It’s surprisingly bright at 4.15am. Smithdown Road is deserted; gulls and blackbirds rule the roost. It’s the middle of the night, but it’s as clear as day. There’s a small collection of white-clad men and women converging on Sefton Park Cricket Club for one of Liverpool’s most extraordinary traditions: a game of cricket played to mark the Summer Solstice, with the first ball bowled at 4.43am, daybreak on the longest day.
“Bonkers”, “ridiculous” and “magical” are just a few of the words the cricketers use to describe the annual Solstice Cup, a three-hour affair contested by players from all levels and genders at the club for the simple absurdity of the thing. By 8am the game is over; by half-past the players have left for work, school or their beds.
The inaugural cup, held in 2010 to celebrate the south Liverpool club’s 150th anniversary, was the brainchild of former Sefton Park captain Robin Surtees. He says it was important to commemorate the club’s landmark “in the most memorable way”. For him the idea of the game being surprising, enigmatic, even slightly secretive was important: a midnight summer dream. “I loved the idea of driving to a cricket match in the semi dark,” he recalls. “Seeing foxes, hearing the dawn chorus, bumping into a bunch of musicians tripping, having breakfast at 5.30am… and then going to work!”
When asked why Sefton Park lends itself to such acknowledged silliness, the answer is not immediately obvious. “That’s a question! My wife says it’s because we’re nice, gentle people who are up for a laugh. Perhaps it’s because cricket, more than any other game I’ve played, lends itself to slowness, reflection and a chance to get to know people.”
As the game commences it attracts attention from the odd cyclist and dog-walker, who look, pause as if to check the reality of what they’re seeing and head off into the gloaming under the canopies. The club’s business secretary and stalwart Stuart Lomas remembers when a group of young men, possibly under the thrall of something stronger than the magic of the longest day, stumbled upon an early solstice match and watched, enraptured. “I suppose cricket is just an inherently funny game, especially at quarter-to-five in the morning,” he muses, as spectators gather.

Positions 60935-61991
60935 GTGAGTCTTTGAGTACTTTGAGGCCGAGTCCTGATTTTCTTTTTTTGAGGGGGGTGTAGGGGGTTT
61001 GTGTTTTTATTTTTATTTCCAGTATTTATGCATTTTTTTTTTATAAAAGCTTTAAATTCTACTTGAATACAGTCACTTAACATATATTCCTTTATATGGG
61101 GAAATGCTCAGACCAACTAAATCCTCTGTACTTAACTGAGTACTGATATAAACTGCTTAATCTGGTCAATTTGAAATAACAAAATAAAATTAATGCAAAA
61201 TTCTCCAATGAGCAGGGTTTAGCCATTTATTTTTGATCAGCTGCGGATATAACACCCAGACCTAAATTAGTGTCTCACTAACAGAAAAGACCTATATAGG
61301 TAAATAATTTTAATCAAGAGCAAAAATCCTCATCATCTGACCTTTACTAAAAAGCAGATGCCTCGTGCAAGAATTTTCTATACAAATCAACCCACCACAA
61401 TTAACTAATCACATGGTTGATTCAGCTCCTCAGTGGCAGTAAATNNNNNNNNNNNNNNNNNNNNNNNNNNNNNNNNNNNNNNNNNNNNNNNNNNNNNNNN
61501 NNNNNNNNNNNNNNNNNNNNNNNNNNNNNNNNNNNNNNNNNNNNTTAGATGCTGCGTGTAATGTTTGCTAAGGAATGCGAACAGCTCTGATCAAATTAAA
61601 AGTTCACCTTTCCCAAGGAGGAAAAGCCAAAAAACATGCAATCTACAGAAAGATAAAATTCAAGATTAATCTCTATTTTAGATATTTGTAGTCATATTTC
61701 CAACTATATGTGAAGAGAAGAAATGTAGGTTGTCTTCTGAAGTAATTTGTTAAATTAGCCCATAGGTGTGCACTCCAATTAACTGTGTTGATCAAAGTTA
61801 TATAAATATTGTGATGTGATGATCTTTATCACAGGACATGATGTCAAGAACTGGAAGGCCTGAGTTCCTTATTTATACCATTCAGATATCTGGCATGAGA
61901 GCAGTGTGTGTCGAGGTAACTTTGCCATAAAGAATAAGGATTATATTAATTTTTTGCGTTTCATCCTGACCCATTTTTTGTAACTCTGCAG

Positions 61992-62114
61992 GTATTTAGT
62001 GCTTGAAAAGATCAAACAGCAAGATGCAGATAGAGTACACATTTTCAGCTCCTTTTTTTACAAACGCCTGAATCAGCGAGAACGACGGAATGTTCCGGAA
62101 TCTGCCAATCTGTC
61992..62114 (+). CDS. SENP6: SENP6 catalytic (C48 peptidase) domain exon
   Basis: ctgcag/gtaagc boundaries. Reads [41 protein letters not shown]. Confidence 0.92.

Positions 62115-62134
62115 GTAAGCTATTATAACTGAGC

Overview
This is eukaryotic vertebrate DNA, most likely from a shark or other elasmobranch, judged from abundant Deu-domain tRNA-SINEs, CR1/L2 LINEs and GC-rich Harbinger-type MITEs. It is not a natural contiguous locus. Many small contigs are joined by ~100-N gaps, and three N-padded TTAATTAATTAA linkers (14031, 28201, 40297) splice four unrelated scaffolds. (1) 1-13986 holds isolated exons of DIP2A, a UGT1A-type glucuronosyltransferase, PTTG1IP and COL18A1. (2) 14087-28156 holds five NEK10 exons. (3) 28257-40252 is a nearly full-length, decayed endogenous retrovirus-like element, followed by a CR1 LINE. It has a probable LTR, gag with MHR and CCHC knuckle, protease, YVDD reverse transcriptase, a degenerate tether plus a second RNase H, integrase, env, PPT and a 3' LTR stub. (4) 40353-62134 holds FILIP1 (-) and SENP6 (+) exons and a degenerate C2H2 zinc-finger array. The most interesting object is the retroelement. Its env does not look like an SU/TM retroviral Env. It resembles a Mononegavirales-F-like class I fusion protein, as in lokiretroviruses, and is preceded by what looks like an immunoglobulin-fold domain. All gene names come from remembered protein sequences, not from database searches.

Frank Shovlin is one such spectator, sitting on the concrete banks of the club. This is the first year he’s attended, though he adds that he did see someone cycling to the ground wearing cricket whites at 4am in years past. Frank was born in Donegal — “where there was no cricket!” — but says, to him, cricket is the quintessential English summer game. “There can’t be more beautiful places to mark the longest day and I love the summer, so this is as good as it gets as far as I’m concerned. The best kind of English eccentricity.”
The first innings has passed with what could generously be described as friendly cricket. It’s 6am and time for breakfast, provided, as always by bar worker Jan Kelly. All four of Jan’s boys have played cricket at Sefton and she was frying bacon at 4am as far back as 2010. As much as the players, she’s a fixture of the solstice. She recalls the original, back in 2010, as being “perfect”.
“The weather was glorious, I sat and watched cricket in the sun and then I went to work and said ‘you won’t believe what I’ve been doing this morning’. No-one believed me, they all thought I was mad! It’s bonkers, really, and a thing that’s unique to Sefton [Park].”
Later, as the teams come off the pitch — the match was won by the Long Shadows team off the final ball of the match — I spot a late spectator by the side of the pavilion. It’s Edward Feery, who has come down to remember his friend, Andy Godden who passed away in his early 30s, four years ago. Edward describes Andy as “an evangelist” for the club, who played for several teams and in various solstice matches. He explains that the annual match has become an act of remembrance for him.
“Since Andy passed away I’ve tried to make an effort to watch this game,” says Edward, looking across the pitch. “It’s nice to take some time one day a year to witness something that he loved and spend some time remembering him. I’m not sure ‘sacred’ is quite the right word but you get the sense of why people drive all the way to Stonehenge; to see the dawning of the day when you come here.”
“It’s bittersweet,” Edward reflects. “I’d give anything in the world for him to still be here. But at the same time, it’s so lovely to come to this space and remember Andy on the Solstice.”
It’s 8am. The players are leaving and the pavilion is being locked up. As goodbyes are said for another year and the final car leaves the club, even the footsteps in the early-morning dew are evaporating as the sun beats down on Sefton Park.
• Originally written for the Liverpool Post in June 2023. Click here to see the PDF version of the original: Solstice Cup – Liverpool Post